Under the Bill, employers would also have a proactive duty to take reasonable steps to prevent sexual harassment of employees in the course of their employment. The intention is to shift the focus from redress to prevention. After the consultation was published last year, questions were asked as to how a proactive duty could be enforced. Would the scope of potential claimants be extremely wide, or would the duty only be enforceable once an incident had occurred? Under existing proposals, the position appears to be primarily the latter:

  • Individual claimants will only be able to bring claims about the preventative duty once an incident has occurred and liability established. This is because the primary remedy for breach of the preventative duty is an uplift of up to 25% of any compensation awarded for sexual harassment if the tribunal considers that the duty to take reasonable steps to prevent harassment has also been breached.
  • However, the Equality and Human Rights Commission will also be able to take enforcement action for a breach or suspected breach of the duty.

The proposed duty to prevent sexual harassment applies only to sexual harassment, not to other protected characteristics. The reinstatement of protection from third party harassment would, however, relate to all protected characteristics.

How can you prepare?

The Bill does not clarify how employers will demonstrate compliance. It is anticipated that the (also) long-awaited new EHRC Code of Practice will set out the steps that employers should take to prevent and respond to harassment. As this Code is likely to be based on the EHRC guidance published in January 2020, employers could prepare for this upcoming change by benchmarking current practice against the guidance. Potential changes that could be usefully planned for now include:

  • publishing relevant policies
  • undertaking harassment risk assessments
  • compiling a central record of complaints
  • setting up confidential reporting systems.

The training team at Lewis Silkin work regularly in this area. If you would like to have a conversation about how they can support with training, listening exercises, or HR consultancy services in the area of anti-harassment, diversity and inclusion, please contact them at

Protection from Redundancy (Pregnancy and Family Leave) Bill: priority for suitable alternative employment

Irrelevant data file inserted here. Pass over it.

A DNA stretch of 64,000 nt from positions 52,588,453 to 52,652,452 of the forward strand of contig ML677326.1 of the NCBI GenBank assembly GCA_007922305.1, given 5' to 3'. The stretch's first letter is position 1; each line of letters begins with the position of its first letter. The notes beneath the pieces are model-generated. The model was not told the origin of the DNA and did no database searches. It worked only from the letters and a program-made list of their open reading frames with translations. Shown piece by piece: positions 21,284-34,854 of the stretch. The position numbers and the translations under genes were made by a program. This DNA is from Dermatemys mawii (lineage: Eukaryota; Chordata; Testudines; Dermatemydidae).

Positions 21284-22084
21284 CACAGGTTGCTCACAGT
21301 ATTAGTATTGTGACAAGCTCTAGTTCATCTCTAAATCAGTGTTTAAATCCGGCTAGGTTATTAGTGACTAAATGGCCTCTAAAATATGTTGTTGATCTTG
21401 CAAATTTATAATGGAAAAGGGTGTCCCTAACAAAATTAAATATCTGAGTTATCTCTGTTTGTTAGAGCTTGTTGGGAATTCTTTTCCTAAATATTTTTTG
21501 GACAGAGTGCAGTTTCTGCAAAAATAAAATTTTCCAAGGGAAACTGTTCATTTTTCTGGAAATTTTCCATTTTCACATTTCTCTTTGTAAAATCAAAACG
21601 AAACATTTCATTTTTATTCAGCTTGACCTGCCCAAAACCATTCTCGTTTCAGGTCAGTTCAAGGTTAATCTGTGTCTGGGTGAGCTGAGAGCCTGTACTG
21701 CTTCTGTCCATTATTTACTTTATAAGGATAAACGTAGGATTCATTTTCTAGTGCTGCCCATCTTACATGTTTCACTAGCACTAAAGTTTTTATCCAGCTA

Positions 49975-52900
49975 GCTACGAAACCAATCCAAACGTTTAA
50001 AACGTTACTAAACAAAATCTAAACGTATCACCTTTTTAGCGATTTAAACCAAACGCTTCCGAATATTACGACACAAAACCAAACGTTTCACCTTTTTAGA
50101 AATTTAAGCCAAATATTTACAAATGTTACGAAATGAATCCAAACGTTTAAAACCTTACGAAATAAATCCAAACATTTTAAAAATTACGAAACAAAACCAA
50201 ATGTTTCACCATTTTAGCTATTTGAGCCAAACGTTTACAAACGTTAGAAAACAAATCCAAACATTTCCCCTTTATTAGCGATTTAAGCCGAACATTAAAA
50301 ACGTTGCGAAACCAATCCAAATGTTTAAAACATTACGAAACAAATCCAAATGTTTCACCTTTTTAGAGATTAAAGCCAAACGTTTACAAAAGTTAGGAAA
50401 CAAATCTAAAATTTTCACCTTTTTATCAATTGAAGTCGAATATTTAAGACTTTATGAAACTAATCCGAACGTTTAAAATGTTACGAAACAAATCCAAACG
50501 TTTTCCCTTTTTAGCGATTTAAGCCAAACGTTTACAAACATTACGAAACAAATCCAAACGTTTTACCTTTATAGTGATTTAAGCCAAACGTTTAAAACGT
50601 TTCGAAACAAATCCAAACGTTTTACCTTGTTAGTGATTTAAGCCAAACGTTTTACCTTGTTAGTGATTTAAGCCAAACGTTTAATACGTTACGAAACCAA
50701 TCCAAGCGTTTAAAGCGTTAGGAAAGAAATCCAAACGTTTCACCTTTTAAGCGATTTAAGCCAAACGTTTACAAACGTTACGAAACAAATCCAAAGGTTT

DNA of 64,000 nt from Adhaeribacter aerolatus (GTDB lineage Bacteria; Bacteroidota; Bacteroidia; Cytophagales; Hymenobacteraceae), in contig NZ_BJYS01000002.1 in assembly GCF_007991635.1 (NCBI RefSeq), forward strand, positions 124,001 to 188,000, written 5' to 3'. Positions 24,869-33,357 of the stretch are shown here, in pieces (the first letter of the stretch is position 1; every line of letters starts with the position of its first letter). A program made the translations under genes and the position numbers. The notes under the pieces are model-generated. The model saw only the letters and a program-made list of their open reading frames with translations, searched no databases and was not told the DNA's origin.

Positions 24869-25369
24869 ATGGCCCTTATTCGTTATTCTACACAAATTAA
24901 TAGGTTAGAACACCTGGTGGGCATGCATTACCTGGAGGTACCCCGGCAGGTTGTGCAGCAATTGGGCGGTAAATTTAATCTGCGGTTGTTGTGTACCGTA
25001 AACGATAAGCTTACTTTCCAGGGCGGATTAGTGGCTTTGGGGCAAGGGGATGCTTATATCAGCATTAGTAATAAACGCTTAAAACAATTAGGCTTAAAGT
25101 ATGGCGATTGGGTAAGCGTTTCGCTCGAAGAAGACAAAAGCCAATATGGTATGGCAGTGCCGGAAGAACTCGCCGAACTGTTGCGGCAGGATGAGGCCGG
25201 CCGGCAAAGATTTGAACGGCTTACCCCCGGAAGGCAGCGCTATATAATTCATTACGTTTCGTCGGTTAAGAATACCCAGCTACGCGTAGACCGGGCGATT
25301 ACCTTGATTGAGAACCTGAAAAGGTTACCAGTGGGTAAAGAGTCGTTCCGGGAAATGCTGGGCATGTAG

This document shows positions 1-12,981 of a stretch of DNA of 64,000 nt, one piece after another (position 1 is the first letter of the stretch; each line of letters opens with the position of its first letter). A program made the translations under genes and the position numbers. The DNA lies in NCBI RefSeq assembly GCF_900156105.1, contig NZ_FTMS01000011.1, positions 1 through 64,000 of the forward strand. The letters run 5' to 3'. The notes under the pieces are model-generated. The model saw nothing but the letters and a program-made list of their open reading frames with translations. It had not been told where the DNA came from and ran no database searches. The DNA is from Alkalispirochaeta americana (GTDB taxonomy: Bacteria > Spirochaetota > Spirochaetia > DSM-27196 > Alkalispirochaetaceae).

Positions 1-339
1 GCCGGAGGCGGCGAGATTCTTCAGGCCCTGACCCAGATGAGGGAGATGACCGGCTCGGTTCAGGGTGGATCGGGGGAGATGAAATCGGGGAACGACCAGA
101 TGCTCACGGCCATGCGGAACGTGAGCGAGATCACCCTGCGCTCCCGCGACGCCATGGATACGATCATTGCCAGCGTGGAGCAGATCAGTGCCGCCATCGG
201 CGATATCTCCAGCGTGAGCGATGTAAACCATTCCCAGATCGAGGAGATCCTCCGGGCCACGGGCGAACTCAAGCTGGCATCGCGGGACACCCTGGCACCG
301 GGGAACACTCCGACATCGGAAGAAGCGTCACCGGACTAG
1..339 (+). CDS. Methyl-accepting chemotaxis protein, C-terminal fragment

Under existing law, employees on maternity leave have priority for suitable alternative employment in a redundancy situation. As it stands, it is only during maternity leave that women are prioritised in this way. The Protection from Redundancy (Pregnancy and Family Leave) Bill would give the government powers to introduce regulations to extend this protected period to cover both pregnancy and a period after returning to work from maternity leave. Those adopting a child or taking shared parental leave will be similarly protected. 

The length of the protected period remains to be determined by regulations – the Bill itself is silent on this point. But the government previously indicated that it supported an extension of protection from the point at which an employee gives written notification of her pregnancy up to six months after her to return to work. Implementing this commitment appears to be the intention behind the Bill. 

This is a long-anticipated reform, which was mentioned in the 2019 Queen’s Speech. More radical proposals (prohibiting dismissal during pregnancy and maternity leave as seen in some European countries) were set out in a different Private Members’ Bill but failed due to lack of government support. This latest Bill, however, looks likely to make the cut.

How can you prepare?

As the protected period is due to be significantly extended, pregnant employees will be in a priority position for up to two years, and this will need to be carefully factored into restructuring exercises. Searches for suitable alternative employment may need to stretch across group companies and a wide geographic area. Managers may require training and internal processes may need updating. 

Employment Relations (Flexible Working) Bill: changes to flexible working regime

Although it’s no re-write of the flexible working regime, the Employment Relations (Flexible Working) Bill will amend the flexible working application process in the following ways:

  • the introduction of a requirement for employers to consult with the employee before rejecting their flexible working request
  • allowing an employee to make two statutory requests in any 12-month period (up from the current single request limit)
  • reducing the employer’s decision period from three months to two months